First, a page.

Funding to keep the hatcheries afloat through the rest of the year is spelled out in the Consolidated Appropriations Act of 2014. Congress passed the spending bill earlier this month, and President Barack Obama signed it into law Jan. 17.
The more than 1,500-page, $1.1 trillion bill includes more than $50 million for national fish hatchery operations. A portion of the act, which combines a number of appropriation bills into a large, encompassing bill, is the Energy and Water Development Appropriations Act of 2014. This act includes $4.7 million that has been appropriated to the Corps of Engineers to reimburse the U.S. Fish and Wildlife Service to continue to operate mitigation hatcheries.
Among other agencies that have agreed to provide reimbursement for mitigation is the Tennessee Valley Authority. The TVA agreed last year to provide more than $900,000 a year over the next three years to support federal hatchery operations that provide trout stocking programs in tailwaters and reservoirs of 12 TVA dams in Tennessee and Georgia.
The Consolidated Appropriations Act also includes the Department of the Interior, Environment and Related Agencies Appropriations Act of 2014. This act includes more than $135 million for fisheries and aquatic resource conservation. Of this, $46.528 million will be provided to continue operations at every facility in the National Fish Hatchery System. None of the funds in the Department of the Interior, environment and related agencies portion of the bill may be used to close any facility.
There was some concern in 2013 that facilities within the National Fish Hatchery System could be closed, but by the end of the year, it was learned the hatcheries would not be closing in the upcoming year.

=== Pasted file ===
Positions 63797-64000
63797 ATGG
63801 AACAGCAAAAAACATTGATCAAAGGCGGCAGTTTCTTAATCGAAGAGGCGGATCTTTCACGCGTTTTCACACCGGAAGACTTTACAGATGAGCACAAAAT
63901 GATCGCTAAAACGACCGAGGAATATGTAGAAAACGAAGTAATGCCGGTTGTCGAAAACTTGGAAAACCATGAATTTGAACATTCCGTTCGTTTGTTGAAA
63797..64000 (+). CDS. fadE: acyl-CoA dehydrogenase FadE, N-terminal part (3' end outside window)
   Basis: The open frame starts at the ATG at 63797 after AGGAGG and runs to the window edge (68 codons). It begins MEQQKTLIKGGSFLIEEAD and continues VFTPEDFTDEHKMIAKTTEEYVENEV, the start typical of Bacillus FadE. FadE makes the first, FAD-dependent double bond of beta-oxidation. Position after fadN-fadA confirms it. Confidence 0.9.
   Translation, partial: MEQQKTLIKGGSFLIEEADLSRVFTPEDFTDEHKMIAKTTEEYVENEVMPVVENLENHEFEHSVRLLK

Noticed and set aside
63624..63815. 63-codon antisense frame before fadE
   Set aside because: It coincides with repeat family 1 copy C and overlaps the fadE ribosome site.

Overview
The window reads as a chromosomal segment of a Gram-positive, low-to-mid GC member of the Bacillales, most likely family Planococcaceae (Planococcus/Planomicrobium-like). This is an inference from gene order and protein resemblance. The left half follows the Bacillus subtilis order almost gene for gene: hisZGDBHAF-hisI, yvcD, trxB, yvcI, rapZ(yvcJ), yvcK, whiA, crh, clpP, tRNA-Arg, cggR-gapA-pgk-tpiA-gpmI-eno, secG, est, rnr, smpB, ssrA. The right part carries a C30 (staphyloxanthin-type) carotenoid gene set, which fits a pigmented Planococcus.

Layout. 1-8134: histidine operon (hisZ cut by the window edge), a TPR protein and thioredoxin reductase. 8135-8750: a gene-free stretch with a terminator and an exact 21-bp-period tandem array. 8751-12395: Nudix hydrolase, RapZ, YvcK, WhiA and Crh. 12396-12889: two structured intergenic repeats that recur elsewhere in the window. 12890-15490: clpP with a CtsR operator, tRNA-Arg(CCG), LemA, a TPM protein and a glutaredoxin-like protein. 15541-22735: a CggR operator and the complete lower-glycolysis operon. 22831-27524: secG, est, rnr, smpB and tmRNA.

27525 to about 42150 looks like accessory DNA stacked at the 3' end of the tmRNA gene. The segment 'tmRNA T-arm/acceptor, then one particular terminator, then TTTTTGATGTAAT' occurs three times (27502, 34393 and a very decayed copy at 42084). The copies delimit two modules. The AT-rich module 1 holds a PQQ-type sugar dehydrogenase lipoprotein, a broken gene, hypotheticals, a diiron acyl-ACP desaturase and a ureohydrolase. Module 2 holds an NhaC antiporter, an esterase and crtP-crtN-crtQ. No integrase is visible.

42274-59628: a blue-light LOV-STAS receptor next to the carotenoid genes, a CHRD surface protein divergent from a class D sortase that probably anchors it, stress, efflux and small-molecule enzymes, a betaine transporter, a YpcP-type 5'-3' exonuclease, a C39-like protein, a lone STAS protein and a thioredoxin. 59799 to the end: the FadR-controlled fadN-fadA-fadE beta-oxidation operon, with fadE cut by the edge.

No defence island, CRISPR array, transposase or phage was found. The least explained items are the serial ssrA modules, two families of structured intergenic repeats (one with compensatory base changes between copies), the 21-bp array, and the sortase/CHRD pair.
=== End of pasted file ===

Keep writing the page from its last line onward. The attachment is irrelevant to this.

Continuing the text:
Last year, word came down that the U.S. Fish and Wildlife Service was studying closing national hatcheries, which had been threatened by previously proposed budgetary cuts. Legislators, including U.S. Sen. Lamar Alexander, R-Tenn., quickly responded by submitting a letter to Department of the Interior Secretary Sally Jewell.
In this letter, lawmakers requested that actions recommended in the report, which were not known at the time, be delayed until officials and the public had an opportunity to review the report’s findings. In September, Alexander said he had received word from the Department of Interior that national hatcheries would not be closing over the next month as some had feared would occur.
In November, the U.S. Fish and Wildlife Service released its report. In it, the agency did not recommend the closure of any of the country’s national fish hatcheries in 2014. The future of the system beyond this year is not clear. Despite the passage of funding for 2014, the U.S. Fish and Wildlife Service’s report said hatchery closures may be necessary in the 2015 fiscal year due to increasing operational costs and fiscal uncertainty with the National Fish Hatchery System.
“This report sounds the alarm on a hatchery system unable to meets its mission responsibilities in the current budget climate,” U.S. Fish and Wildlife Service Director Dan Ahse said in a release issued at the time the report was made public. “In the coming months through the 2015 budget process, I have directed the service to work with all our partners to determine whether the options identified in the report, or others, are necessary and appropriate to put the system on a more sustainable financial footing.”
The Erwin National Fish Hatchery produces millions of rainbow trout eggs annually, which are shipped to federal, state and tribal hatcheries throughout the country.
Erwin Mayor Doris Hensley said she is pleased the hatchery will remain open in 2014, as it benefits the local economy and draws visitors to the area.
“We’re very grateful and pleased to hear the bill has been signed and that we can count on the fish hatchery remaining opening through the end of the year,” she said. “We see no reason why it should not remain open beyond this year.”